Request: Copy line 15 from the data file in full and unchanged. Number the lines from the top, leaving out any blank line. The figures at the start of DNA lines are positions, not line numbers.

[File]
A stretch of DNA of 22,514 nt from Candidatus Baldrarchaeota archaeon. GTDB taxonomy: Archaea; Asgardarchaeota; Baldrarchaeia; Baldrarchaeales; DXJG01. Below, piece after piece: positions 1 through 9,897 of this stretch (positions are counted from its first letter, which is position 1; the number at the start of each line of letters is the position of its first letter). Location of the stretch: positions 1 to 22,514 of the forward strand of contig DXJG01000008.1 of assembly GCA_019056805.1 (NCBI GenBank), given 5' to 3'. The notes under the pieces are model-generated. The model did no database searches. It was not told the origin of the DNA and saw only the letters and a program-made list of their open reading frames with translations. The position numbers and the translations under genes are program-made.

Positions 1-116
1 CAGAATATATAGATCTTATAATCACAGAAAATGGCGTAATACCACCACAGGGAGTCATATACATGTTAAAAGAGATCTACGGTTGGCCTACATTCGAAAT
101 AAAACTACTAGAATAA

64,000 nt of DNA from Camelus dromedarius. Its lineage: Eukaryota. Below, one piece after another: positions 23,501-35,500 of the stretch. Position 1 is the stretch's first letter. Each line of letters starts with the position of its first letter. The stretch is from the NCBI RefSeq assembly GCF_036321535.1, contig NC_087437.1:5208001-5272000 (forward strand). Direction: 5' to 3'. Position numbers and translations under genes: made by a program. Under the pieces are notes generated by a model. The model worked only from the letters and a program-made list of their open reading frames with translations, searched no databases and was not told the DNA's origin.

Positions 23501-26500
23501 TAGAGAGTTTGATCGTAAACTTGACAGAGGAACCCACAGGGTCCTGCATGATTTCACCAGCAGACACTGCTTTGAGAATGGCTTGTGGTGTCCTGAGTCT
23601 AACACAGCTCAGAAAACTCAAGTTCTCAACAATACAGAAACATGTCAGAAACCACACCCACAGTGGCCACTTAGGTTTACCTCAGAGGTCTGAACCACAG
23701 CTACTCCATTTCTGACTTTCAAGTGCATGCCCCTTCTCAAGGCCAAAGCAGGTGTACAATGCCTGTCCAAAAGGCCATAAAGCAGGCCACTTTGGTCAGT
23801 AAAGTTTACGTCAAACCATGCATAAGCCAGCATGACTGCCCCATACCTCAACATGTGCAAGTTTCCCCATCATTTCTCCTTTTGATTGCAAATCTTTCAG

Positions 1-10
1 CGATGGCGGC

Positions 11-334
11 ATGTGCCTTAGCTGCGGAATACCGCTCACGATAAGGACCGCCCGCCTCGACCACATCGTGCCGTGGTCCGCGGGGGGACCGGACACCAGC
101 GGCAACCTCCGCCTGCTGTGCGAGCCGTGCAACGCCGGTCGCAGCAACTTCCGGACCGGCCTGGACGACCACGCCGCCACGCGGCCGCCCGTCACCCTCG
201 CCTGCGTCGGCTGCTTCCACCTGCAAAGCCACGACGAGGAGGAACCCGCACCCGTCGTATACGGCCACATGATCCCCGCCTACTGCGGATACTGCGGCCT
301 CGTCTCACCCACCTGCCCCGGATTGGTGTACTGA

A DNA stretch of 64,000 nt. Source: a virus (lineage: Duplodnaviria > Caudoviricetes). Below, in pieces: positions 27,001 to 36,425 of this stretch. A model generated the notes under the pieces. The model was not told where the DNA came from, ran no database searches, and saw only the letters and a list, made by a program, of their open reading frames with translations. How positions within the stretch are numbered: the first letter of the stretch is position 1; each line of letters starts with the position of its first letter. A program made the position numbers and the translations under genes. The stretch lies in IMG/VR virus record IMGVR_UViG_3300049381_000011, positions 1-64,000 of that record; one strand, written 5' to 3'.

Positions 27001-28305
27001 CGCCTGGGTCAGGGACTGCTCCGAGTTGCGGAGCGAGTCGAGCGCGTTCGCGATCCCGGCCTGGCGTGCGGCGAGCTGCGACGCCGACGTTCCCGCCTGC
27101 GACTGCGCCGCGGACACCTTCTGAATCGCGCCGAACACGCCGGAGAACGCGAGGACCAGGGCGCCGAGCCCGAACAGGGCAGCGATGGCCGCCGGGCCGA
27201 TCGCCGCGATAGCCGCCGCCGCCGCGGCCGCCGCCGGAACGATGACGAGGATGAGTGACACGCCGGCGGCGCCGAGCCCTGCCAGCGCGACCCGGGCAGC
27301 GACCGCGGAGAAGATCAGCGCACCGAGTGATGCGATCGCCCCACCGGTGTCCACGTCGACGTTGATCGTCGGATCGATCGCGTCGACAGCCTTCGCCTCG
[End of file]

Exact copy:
101 GGCAACCTCCGCCTGCTGTGCGAGCCGTGCAACGCCGGTCGCAGCAACTTCCGGACCGGCCTGGACGACCACGCCGCCACGCGGCCGCCCGTCACCCTCG